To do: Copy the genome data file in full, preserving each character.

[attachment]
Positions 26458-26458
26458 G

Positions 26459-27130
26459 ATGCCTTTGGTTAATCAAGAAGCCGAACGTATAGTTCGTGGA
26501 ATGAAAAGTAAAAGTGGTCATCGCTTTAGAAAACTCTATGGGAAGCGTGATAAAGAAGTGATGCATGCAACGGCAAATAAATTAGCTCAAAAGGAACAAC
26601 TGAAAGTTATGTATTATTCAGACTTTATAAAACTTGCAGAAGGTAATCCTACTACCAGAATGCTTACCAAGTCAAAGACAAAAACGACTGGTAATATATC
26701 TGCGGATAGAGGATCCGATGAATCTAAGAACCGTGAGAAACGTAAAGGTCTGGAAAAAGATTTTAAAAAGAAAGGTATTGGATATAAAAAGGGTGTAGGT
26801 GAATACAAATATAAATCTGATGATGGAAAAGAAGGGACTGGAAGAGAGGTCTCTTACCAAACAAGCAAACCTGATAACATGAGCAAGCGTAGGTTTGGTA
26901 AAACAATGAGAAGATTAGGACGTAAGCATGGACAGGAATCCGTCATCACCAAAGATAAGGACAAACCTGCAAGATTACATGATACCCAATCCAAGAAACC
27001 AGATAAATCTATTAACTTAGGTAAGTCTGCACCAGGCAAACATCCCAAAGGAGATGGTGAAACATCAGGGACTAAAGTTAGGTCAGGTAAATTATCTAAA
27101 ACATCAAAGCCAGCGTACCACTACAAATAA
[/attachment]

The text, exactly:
Positions 26458-26458
26458 G

Positions 26459-27130
26459 ATGCCTTTGGTTAATCAAGAAGCCGAACGTATAGTTCGTGGA
26501 ATGAAAAGTAAAAGTGGTCATCGCTTTAGAAAACTCTATGGGAAGCGTGATAAAGAAGTGATGCATGCAACGGCAAATAAATTAGCTCAAAAGGAACAAC
26601 TGAAAGTTATGTATTATTCAGACTTTATAAAACTTGCAGAAGGTAATCCTACTACCAGAATGCTTACCAAGTCAAAGACAAAAACGACTGGTAATATATC
26701 TGCGGATAGAGGATCCGATGAATCTAAGAACCGTGAGAAACGTAAAGGTCTGGAAAAAGATTTTAAAAAGAAAGGTATTGGATATAAAAAGGGTGTAGGT
26801 GAATACAAATATAAATCTGATGATGGAAAAGAAGGGACTGGAAGAGAGGTCTCTTACCAAACAAGCAAACCTGATAACATGAGCAAGCGTAGGTTTGGTA
26901 AAACAATGAGAAGATTAGGACGTAAGCATGGACAGGAATCCGTCATCACCAAAGATAAGGACAAACCTGCAAGATTACATGATACCCAATCCAAGAAACC
27001 AGATAAATCTATTAACTTAGGTAAGTCTGCACCAGGCAAACATCCCAAAGGAGATGGTGAAACATCAGGGACTAAAGTTAGGTCAGGTAAATTATCTAAA
27101 ACATCAAAGCCAGCGTACCACTACAAATAA